Q: Yes, of course. But I’m really curious now. In your opinion, what was your best delivery in the game? Your performance when Kiryu declared himself 4th Chairman is memorable for many fans, and personally one of my favorite scenes from ‘Yakuza’.
DK: Ha. The fight scenes afterwards made me laugh because most of those goons’ grunts and groans are me…I’m sort of fighting myself. I had forgotten that scene. Thanks. I’ve never actually seen it. They picked the speech they liked best afterward. I recall performing it five or six different ways–little changes here and there to fit the mouth, but it was written and translated very well. Nice crescendo to it. Fun for an actor. I did 7 4-hour sessions. It was intense sometimes. So we’d fool around while the Sega crew was talking to Japan. I would do some of Kazuma’s lines in Haruka’s or Yumi’s voice and dub their characters in my voice. Or other characters in celebrities and cartoon voices. Like Bad Lip Reading. Then play it back. Good times. Wish we had kept those!
“It’s unfair to judge acting performances when faced with this scenario. It’s usually like this: You receive “script” a few days ahead. When you get to the studio–it’s changed. There is no rehearsal. You never hear the other actor’s performance in the same scene. It’s a cold read with little to go on.”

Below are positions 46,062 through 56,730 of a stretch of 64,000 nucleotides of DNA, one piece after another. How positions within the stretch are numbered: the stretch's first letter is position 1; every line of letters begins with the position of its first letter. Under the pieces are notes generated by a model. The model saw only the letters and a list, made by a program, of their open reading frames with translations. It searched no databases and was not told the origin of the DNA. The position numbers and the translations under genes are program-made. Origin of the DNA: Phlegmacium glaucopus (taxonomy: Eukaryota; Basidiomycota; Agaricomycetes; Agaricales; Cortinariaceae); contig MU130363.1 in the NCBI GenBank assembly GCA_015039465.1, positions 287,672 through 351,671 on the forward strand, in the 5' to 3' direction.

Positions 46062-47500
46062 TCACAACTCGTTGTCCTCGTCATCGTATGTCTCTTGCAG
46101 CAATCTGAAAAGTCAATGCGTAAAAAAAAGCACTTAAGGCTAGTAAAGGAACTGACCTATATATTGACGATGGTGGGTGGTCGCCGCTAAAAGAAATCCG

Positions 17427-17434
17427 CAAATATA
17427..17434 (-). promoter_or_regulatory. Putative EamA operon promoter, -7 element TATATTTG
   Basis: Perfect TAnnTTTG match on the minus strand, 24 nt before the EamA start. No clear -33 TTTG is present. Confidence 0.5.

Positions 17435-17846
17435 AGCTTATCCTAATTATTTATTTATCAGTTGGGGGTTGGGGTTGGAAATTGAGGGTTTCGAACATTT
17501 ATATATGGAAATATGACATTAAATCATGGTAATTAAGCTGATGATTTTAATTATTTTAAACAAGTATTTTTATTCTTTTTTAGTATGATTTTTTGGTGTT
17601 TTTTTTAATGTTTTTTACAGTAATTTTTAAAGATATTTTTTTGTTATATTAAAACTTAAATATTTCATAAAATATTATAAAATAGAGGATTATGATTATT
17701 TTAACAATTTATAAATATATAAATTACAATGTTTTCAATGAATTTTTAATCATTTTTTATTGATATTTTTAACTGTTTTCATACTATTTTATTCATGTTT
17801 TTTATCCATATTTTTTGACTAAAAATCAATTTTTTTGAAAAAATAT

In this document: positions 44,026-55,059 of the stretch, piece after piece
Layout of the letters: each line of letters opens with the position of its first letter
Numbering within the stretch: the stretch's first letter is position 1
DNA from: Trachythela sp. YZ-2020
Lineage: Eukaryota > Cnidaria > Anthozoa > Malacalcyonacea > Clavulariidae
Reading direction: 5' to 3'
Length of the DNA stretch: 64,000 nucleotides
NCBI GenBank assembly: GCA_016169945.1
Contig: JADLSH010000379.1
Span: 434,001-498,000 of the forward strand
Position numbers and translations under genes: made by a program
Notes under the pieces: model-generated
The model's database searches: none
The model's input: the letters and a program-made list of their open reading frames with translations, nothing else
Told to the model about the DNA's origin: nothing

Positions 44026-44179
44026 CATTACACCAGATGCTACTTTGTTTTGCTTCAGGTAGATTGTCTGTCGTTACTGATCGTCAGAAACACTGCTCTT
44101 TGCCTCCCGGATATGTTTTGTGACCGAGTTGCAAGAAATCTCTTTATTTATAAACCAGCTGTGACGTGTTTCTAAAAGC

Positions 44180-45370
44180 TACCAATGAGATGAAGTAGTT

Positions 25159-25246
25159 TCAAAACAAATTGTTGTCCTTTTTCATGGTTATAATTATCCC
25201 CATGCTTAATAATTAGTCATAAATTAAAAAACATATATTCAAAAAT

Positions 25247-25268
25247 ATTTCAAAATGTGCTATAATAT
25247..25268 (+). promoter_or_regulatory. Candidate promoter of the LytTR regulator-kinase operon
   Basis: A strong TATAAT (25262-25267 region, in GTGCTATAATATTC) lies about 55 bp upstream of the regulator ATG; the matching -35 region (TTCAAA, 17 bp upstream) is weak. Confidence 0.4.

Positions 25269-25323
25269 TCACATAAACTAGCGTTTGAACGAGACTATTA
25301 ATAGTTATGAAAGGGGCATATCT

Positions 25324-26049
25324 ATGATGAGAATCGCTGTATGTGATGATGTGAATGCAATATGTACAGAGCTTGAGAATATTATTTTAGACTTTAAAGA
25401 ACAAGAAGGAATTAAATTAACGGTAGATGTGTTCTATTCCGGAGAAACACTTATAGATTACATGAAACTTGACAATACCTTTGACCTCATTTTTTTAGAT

Q: I’m really surprised you also voiced the goons, I honestly had no idea! Since you mentioned the other characters, were you recording alone during the sessions? Or were you joined by other VAs who were part of the project like Mark Hamill(Majima’s voice actor) and Debi Derryberry(Haruka’s voice)?
DK: Yes, in some other scene early on I’m another group of thugs ‘challenging myself’ to a fight. We were all recording alone. Only one game have I ever recorded with another actor – that was Prototype 2 with Cornell Womack. There was an entire group of us in World of Warcraft–maybe 20 of us recording cut scenes from an expansion pack all at once. That was wild. But as far as games go – it’s all done alone. Films are the same. Only in a series, since you only have a week to do 1 or 2 episodes, and in commercials will you find everyone recording together. I have had the pleasure of working with Mark on another project – he’s genuinely kind, modest, and funny.
Q: While the series has a lot of serious moments, it also has many silly scenes, like the fan-favorite Karaoke minigame. Could you imagine yourself singing, cheering for other characters, and being able to keep a straight face?
DK: Well, yes. But I’d have to be really lit, n’a mean? And you’re alone in a large booth looking at a monitor. For the encouragement sounds… they would just record a whole bunch of different cheers and “yeah” vocals in a row and drop them in where they see fit. I had no idea this was part of the game. That’s a riot! Kiryu sings? I’ve sang as other characters I’ve done… but I would never imagine Kazuma doing that. That would have been fun. Ha.
Q: Sega remade the first Yakuza from the ground for newer consoles and released it as Yakuza Kiwami. Devilleon7, a dear friend and YouTuber who usually publish Yakuza videos, picked the audio from the Western version of the PS2 version and inserted it on the CGs of the re-release. What comes to your mind when you see that? Does it bring back memories? Compared to the original, if you voiced this modern version of the game, with better graphics and facial animation, would you have changed anything on your performance?